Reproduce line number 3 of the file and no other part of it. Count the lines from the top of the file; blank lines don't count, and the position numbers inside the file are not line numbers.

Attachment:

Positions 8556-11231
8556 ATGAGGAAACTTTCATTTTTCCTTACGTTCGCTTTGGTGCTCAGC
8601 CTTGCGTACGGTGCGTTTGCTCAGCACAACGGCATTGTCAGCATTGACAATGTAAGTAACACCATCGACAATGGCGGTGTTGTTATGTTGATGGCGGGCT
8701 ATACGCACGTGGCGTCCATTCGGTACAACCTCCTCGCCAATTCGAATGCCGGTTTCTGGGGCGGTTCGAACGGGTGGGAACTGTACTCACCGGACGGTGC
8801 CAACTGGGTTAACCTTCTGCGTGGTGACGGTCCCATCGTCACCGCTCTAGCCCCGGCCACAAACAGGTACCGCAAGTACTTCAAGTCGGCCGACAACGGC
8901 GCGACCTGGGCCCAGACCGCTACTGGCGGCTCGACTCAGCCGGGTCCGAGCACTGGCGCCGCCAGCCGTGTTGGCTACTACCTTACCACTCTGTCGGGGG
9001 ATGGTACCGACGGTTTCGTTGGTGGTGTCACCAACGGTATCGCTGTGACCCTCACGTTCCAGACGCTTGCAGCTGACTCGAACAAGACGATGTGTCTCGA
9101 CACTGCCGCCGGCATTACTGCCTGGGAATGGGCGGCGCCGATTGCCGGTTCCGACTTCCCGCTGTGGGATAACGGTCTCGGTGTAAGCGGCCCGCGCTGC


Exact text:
8601 CTTGCGTACGGTGCGTTTGCTCAGCACAACGGCATTGTCAGCATTGACAATGTAAGTAACACCATCGACAATGGCGGTGTTGTTATGTTGATGGCGGGCT